U.S. health care spending
experienced historically low rates of growth in 2009 and 2010 according to the
annual report of national health expenditures (NHE) from the Centers for
Medicare & Medicaid Services (CMS) published in the January issue of the
journal Health Affairs.
Analysts at CMS report that the increase in spending for 2009 represents the
lowest rate of increase in the entire 51 year history of the NHE.
The low rate
of growth, the data show, reflects lower utilization in health care than in
previous years. The report notes that U.S. health care spending grew only 3.9
percent in 2010, reaching $2.6 trillion or $8,402 per person, just 0.1
percentage point faster than in 2009.
Private businesses financed $534.5 billion, or 21 percent of total health
spending in 2010, down from a 23-percent share in 2007.
Other major findings from the report include:
Hospital spending grew 4.9% in 2010, down from 6.4% in 2009. Median inpatient hospital admissions declined in 2010 and increases in emergency department and hospital outpatient visits grew more slowly in 2010 than 2009.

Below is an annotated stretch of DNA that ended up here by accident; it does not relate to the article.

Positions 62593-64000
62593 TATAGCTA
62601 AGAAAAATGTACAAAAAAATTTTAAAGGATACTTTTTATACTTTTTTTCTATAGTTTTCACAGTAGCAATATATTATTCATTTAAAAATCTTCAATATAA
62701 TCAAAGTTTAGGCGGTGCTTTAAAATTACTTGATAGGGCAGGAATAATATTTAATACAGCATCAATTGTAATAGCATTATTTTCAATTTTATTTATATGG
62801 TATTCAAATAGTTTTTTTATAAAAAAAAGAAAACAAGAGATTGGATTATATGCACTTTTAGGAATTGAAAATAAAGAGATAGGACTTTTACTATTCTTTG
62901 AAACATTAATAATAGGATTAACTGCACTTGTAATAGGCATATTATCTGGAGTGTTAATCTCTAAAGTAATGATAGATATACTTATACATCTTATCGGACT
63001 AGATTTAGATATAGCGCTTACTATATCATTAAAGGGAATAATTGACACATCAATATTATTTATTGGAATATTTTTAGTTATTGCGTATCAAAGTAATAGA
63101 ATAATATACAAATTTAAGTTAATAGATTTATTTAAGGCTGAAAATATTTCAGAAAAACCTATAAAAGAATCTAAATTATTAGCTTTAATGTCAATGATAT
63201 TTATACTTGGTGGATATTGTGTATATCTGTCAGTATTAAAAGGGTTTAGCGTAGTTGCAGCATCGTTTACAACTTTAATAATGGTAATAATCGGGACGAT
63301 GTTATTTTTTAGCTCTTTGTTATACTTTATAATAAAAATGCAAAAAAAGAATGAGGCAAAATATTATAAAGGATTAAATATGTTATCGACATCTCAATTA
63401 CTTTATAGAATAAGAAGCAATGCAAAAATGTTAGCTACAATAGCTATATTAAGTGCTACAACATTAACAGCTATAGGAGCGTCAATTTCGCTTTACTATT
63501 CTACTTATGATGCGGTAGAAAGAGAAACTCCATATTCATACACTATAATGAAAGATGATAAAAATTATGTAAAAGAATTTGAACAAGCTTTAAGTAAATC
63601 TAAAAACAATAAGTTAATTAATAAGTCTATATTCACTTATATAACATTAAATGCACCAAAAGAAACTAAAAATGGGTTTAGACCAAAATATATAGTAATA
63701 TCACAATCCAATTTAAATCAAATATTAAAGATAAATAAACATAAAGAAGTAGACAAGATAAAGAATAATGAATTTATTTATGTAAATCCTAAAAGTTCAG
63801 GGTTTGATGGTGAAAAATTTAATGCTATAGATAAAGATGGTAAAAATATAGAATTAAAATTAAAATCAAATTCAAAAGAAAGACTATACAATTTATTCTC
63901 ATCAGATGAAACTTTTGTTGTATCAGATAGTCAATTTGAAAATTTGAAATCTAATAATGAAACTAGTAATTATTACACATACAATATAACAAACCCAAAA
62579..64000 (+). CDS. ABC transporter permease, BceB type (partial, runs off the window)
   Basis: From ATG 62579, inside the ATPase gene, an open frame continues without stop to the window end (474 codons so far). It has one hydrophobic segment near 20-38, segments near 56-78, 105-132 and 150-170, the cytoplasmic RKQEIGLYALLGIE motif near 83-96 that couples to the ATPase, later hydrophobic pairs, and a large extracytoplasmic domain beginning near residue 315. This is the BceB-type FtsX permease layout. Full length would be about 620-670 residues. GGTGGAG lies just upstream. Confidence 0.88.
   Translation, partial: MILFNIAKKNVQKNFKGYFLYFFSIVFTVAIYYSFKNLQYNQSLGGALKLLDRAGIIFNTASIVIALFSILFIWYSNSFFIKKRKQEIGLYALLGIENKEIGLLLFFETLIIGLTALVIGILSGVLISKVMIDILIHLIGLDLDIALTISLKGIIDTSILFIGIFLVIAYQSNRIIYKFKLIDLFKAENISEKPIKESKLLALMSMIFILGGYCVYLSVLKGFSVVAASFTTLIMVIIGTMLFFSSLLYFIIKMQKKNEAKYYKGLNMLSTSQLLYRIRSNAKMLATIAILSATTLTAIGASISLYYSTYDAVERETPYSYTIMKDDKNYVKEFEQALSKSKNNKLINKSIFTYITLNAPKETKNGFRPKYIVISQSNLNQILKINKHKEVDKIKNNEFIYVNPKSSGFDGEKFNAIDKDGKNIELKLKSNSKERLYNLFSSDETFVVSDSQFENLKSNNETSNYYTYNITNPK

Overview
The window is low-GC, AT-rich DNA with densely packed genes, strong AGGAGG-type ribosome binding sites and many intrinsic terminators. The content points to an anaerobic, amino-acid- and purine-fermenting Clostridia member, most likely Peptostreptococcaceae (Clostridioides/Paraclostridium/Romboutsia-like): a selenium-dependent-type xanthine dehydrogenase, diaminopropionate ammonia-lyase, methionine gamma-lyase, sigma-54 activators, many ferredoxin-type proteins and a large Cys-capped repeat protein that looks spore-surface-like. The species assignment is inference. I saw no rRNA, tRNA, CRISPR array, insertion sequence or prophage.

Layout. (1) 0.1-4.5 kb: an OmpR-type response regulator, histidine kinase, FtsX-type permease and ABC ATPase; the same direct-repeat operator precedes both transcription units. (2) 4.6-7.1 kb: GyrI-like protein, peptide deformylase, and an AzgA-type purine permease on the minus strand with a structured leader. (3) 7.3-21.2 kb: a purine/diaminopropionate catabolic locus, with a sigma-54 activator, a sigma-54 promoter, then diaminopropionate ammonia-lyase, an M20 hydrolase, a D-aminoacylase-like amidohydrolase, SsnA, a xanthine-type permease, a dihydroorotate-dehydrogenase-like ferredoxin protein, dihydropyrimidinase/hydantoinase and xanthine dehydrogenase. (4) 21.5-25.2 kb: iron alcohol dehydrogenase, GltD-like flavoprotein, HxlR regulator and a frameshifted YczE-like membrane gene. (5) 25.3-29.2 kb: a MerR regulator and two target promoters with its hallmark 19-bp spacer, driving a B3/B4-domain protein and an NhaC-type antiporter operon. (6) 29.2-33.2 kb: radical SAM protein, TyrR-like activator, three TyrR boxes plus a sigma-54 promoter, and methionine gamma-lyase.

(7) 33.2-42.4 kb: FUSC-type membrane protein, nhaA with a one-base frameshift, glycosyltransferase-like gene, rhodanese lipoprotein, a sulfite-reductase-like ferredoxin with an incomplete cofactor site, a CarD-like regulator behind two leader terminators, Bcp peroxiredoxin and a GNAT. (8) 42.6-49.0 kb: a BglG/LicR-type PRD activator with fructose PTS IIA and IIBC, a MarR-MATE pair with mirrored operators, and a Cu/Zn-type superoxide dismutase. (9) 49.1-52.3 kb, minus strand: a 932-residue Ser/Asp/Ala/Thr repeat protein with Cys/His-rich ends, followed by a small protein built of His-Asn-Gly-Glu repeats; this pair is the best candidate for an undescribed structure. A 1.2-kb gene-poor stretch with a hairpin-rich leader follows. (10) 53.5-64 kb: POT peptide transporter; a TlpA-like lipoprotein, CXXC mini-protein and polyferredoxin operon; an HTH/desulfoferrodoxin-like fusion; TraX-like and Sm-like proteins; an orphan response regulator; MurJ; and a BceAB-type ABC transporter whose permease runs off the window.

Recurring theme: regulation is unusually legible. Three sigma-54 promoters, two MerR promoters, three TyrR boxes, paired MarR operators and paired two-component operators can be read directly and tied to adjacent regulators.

There was a drop in total physician visits from 2009 to 2010 and this drop accounted for the 2.5% increase in physician and clinical services spending in 2010 compared to 3.3% increase in 2009.
Retail prescription drug spending only increased 1.2% in 2010 due to slower growth in the number of prescriptions filled, continued increase in use of generics, lower base costs due to loss of several significant patents, fewer introductions of new drugs, and an increase in Medicaid drug rebates.
Private health insurance, including the portion contributed by employers, saw an increase of 2.4% in premiums in 2010, only slightly below the 2.6% increase in 2009. A decline in private health insurance enrollment, increases in cost sharing, and a shift by some consumers to lower-cost plans, resulted in this slight slowdown.
Out-of-pocket spending grew more rapidly in 2010 (1.8%) than in 2009 (0.2%) reflecting the higher cost-sharing requirements, consumers shifting to lower-cost plans with higher deductibles and/or copayments, and the continued increase in those losing their health insurance.
The federal government financed 29% of total health spending in 2010, up from only 23 percent in 2007. Private businesses financed 21% of total health spending in 2010.
Read a summary with more details.